Ps. Nice build sampleaccurite! :up:

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We cannot solve our problems with the same thinking we used when we created them. - Albert Einstien
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PostPosted: 07 Nov 2010, 12:54 
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Les wrote:
Hi all!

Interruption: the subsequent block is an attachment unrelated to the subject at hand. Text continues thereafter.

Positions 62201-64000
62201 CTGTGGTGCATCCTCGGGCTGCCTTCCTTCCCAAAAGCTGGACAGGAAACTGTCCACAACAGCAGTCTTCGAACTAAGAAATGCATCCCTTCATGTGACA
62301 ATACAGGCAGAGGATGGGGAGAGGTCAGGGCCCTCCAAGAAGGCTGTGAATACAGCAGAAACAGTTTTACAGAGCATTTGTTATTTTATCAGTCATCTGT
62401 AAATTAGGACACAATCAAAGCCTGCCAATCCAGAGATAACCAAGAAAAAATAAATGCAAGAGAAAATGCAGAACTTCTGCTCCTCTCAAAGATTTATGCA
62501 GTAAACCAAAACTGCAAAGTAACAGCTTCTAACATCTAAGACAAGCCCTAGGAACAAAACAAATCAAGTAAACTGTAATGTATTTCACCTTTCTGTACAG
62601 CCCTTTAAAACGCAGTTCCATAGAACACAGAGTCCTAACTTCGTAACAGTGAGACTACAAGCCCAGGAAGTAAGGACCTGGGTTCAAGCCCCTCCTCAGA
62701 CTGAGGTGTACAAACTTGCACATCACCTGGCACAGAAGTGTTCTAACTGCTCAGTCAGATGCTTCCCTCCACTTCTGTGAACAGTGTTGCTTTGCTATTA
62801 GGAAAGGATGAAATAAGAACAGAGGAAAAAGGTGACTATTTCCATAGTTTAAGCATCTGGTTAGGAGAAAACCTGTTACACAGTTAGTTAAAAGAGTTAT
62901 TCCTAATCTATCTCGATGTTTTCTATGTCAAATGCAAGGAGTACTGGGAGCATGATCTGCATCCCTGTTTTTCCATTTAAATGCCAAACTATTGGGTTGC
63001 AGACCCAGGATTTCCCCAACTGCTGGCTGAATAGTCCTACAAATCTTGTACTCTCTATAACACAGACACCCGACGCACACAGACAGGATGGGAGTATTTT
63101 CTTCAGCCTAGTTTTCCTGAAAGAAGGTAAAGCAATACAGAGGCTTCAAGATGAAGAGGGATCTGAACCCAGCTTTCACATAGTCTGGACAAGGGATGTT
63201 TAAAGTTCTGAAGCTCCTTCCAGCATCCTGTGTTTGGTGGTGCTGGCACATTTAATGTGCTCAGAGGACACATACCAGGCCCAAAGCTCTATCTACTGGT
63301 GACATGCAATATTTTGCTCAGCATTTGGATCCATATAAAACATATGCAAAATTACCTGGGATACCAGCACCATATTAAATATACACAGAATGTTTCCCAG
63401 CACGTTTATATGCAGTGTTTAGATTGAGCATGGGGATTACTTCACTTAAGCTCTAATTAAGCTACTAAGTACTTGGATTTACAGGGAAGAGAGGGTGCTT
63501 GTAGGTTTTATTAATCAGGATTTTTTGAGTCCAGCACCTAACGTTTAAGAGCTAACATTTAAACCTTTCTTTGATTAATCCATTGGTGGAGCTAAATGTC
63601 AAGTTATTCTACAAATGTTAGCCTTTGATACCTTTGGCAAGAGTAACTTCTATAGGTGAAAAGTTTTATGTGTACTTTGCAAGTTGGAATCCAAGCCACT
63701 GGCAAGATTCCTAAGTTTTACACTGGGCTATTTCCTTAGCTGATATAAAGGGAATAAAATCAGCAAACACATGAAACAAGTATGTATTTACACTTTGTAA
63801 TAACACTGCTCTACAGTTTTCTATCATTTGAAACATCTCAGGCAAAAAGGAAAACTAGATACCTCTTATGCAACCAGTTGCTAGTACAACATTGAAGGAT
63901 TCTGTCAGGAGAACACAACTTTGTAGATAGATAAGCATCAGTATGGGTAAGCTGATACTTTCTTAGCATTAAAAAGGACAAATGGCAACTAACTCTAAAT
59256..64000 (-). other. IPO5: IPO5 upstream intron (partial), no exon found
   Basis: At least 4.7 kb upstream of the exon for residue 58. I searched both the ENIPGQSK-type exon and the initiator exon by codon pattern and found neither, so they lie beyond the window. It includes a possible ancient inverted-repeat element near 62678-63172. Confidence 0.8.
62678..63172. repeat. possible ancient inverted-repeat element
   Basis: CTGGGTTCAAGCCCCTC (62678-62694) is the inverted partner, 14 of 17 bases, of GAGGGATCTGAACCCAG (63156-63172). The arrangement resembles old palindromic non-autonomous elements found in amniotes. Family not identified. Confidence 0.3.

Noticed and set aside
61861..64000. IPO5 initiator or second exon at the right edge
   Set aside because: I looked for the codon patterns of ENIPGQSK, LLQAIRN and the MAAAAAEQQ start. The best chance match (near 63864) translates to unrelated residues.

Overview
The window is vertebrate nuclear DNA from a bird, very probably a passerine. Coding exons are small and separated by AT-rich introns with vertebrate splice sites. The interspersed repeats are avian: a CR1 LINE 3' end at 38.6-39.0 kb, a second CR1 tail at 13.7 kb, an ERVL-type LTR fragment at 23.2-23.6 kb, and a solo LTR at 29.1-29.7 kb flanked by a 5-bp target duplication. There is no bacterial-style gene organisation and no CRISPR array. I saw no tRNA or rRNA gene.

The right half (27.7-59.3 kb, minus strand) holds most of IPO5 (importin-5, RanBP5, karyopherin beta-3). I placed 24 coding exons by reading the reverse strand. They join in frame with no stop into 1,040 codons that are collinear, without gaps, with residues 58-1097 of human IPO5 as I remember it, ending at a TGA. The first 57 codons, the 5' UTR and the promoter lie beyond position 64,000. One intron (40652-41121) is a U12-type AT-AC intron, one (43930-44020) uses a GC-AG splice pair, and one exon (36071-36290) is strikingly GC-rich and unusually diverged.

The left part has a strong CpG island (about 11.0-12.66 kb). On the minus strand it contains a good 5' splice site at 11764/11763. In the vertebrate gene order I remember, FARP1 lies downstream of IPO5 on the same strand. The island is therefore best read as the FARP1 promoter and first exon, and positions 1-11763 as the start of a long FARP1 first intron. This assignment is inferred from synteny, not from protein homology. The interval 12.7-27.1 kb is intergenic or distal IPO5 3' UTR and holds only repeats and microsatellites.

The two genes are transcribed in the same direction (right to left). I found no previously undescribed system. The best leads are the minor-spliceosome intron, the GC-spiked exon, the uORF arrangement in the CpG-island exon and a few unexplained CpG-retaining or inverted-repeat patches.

I just wanted to pop in here and add my opinion on the AC vs DC vs SMPS on filaments. Now, I don't intend on arguing the possible sonic influences these various filament PS schemes may have. So don't try to get me to go there. I personally have never been able to discern any difference based solely on the filament PS. Most colouration I have heard has indeed been an inflection or reflection of the quality of the HV power supply, tubes in play, and other sources of inducted noise due to poor routing of signal wires. So no, I don't prescribe to the sonic argument in relation to filament PS. To me, the best argument for DC on a filament is to preserve filament (and therefore tube) life. Now one might argue that a SMPS is a pure DC, but it is not. It is a High Frequency modified and rectified AC signal. Some SMPS have very good final stage filtering, but they generally cost a little more and have garnered the "computer grade" label. For the purpose of filament preservation; any SMPS will do, but it is overkill. Do take caution if you're using a lower grade SMPS to keep the filament wiring separated from signal wires as much as possible. While you're not likely to actually hear the signal of the SMPS @ 30KHz + ( to my knowledge, no human posseses the capability to hear frequencies above 20Khz) you can indeed hear other noise that can be inflected from early stages - such as the primary rectification at mains in - should that noise be inducted in to the small signal lines of the amp. It is duely notable that there are some really cheap SMPS schemes out there that are in the human sonic range and they can naturally induce that high frequency signal in to amp signal lines. It will appear as a high pitch ringing or whine. If you want to use SMPS, go for it. I will use simple DC rectification and filtering. I have been able to acheive sonically quiet pure DC power supplies easily and cheaply. I don't use regulation unless VOLTAGE or CURRENT stability is an issue. Regulation should never be confused with noise rejection. The purpose of regulation is to maintane either a constant current or a constant voltage. Some regulators boast good noise rejection, but the simple fact is, they don't do it well. Again, in my opinion and for the purpose of filaments, it doesn't make a hill of beans difference, sonically speaking. So, since in my opinion power type on the filaments has no influence on sonic quality in an amplifier, why would I prefer DC over AC? To preserve the filament. That filament in a AC set-up is undergoing the same stress as a household lightbulb. It litereally is being turned on and off 120 times per second (at 60cycles, the voltage crosses 0v twice in every cycle [60 x 2 = 120] and changes current direction at every cross). It is a technically proven fact that a lightbulb will last far-far longer on a DC voltage than an AC voltage. The purer the DC the better the life span. So, for that purpose, an SMPS fits the bill just as well as a simple brute force AC-DC rectified PS. But if you want to believe that somehow that AC signal is inflecting some sort of pleasant colouration to your amplifier... Hey, its your tube and your money!